PROVIDENCE, R.I. (WPRI) — Recreational marijuana is officially legal in Rhode Island, with adults over 21 now allowed to possess, use and grow cannabis.

Gov. Dan McKee signed a bill into law Wednesday afternoon that legalizes the plant, expunges past convictions and sets up a new framework for sales and taxation at state-sanctioned stores.

The governor’s signature comes the day after the General Assembly passed the legislation, and follows years of debates regarding the legalization of the drug.

Rhode Island is the 19th state in the nation to legalize the drug for recreational use.

“This bill successfully incorporates our priorities of making sure cannabis legalization is equitable, controlled and safe,” McKee said, also describing it as “a win for our state both socially and economically.”

Watch: Gov. McKee signs bill legalizing recreational marijuana in RI (Story continues below.)

“The reality is that prohibition does not stop cannabis use,” said Sen. Josh Miller, who has introduced legalization bills in the Senate for a decade. “With this bill, we are ending prohibition in a way that is safe, keeps revenue in Rhode Island, and is as fair and equitable as we can possibly make it.”

The law immediately legalizes marijuana possession statewide, though retail sales won’t start until December. Recreational users will also be able to grow up to six plants at home, three of which can be mature.

The possession limits are one ounce in public, and ten ounces total at home.

State Rep. Scott Slater, D-Providence, the lead House sponsor, said he was most proud of the social equity components of the law. While the first retail licenses will go to existing medical dispensaries, future store licenses are set aside for low-income applicants and worker co-ops.

“The starting line isn’t the same for people in poor, urban and minority communities, and they deserve support to ensure they get the full benefit of participating in legalization,” Slater said.

Slater and Miller helped lead negotiations for a compromise bill between the two chambers, after the Senate became the first to approve cannabis legalization last year. The resulting legislation came out in March, and was further updated this month.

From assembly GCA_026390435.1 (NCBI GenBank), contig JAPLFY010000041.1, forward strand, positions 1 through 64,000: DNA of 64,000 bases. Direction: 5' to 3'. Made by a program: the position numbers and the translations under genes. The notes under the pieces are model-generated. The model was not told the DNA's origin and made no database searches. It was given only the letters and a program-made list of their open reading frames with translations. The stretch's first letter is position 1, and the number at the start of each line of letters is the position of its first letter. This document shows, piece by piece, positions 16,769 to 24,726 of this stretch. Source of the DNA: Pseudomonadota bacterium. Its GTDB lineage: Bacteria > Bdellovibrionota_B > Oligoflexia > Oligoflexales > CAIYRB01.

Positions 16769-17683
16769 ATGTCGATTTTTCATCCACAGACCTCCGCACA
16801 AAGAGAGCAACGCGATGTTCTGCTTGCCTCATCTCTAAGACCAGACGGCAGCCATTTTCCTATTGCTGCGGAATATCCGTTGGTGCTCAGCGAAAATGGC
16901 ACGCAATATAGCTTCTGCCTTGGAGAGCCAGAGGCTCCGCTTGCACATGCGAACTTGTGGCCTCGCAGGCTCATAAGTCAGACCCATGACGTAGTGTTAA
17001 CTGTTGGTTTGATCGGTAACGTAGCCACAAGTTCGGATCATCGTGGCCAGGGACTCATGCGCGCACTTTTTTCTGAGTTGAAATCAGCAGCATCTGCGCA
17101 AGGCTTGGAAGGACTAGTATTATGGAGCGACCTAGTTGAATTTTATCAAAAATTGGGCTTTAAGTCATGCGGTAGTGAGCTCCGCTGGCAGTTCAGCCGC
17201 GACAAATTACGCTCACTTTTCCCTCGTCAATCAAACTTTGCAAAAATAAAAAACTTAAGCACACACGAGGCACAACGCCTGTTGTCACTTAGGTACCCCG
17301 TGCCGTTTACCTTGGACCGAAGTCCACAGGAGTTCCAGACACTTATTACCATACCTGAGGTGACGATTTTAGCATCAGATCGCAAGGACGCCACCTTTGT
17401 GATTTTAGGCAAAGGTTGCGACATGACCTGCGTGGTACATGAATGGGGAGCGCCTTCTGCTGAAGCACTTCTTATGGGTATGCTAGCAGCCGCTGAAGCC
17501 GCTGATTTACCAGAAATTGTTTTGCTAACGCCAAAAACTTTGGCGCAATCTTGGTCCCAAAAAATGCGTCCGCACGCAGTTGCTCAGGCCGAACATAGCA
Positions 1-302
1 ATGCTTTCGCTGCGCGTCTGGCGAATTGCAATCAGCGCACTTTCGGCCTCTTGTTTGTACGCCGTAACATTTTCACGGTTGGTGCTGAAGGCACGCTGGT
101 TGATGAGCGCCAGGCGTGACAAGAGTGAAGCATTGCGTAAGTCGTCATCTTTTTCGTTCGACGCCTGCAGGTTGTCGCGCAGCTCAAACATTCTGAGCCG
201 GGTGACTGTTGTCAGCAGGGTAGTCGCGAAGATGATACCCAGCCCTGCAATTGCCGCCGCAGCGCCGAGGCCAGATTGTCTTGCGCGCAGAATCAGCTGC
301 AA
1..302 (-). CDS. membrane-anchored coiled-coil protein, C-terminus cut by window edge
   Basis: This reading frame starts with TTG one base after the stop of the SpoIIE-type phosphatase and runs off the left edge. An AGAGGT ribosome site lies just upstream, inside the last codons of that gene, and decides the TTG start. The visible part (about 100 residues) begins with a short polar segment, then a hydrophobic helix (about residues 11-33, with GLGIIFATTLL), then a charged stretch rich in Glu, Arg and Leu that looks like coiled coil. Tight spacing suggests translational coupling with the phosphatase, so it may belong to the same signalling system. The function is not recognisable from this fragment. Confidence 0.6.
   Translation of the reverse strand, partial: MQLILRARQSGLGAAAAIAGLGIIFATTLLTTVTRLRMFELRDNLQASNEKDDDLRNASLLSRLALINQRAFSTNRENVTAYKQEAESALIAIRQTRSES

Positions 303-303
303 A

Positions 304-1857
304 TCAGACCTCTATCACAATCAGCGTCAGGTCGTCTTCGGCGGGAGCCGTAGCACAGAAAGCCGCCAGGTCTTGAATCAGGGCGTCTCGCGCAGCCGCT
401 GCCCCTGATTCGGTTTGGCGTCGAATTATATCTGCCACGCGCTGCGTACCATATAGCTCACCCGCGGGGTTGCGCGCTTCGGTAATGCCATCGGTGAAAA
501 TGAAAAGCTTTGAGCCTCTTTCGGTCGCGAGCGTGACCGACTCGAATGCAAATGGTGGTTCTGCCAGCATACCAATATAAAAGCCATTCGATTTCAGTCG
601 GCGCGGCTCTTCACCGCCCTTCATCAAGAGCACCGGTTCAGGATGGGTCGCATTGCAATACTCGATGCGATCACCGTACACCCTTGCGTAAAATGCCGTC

Among the changes was the addition of a state-initiated expungement of past marijuana crimes, which in the original bill would have required people to petition the court for the expungement.

The “automatic” method will still take a while — the bill gives the courts until July 1, 2024 — so people who want their expungement sooner can still petition the court.

Slater praised State Rep. Leonela Felix, D-Pawtucket, who helped push for the expungement process that ended up in the final bill.

Felix told 12 News she had a 2006 drug arrest expunged years ago as part of a state program, but still had to fight to get police departments to respect the expungement and take her record out of their systems.

“I didn’t want my community to have to go through that burden,” Felix said. “Especially when we’re going to be receiving a lot of revenue from the legalization of cannabis.”

She said she felt her personal experience with expungement helped convince legislative leaders to get on board with a state-initiated expungement plan, which she said has shown in other states to result in many more expungements than a petition-based model.

“I sought to bring my experience in dealing with expungement and having my record cleaned, the limitations I had when I had my criminal record, and the opportunities that I had afterward,” Felix said. (In addition to being an elected official, Felix is also an attorney who works for the city of Providence.)

McKee also noted that his own cannabis plan introduced as part of his budget this year would have included state-initiated expungement.

That budget bill will need to be amended to incorporate the new cannabis plan.

It’s not clear yet how much money marijuana will bring into the state under the latest version of the legislation.

An earlier fiscal note estimated that in the 2023-24 fiscal year, the first full year of sales, the state would bring in $14 million in new revenue, and cities and towns would receive about $2.5 million.

More than $5 million of the state’s revenue would go towards administering the cannabis program, which involves about two dozen new state employees. Decisions have not yet been made about how to spend the rest of the money.

Consumers will pay the 7% sales tax on cannabis sales, plus a new 10% cannabis tax and a 3% local tax to the town or city where the store is located.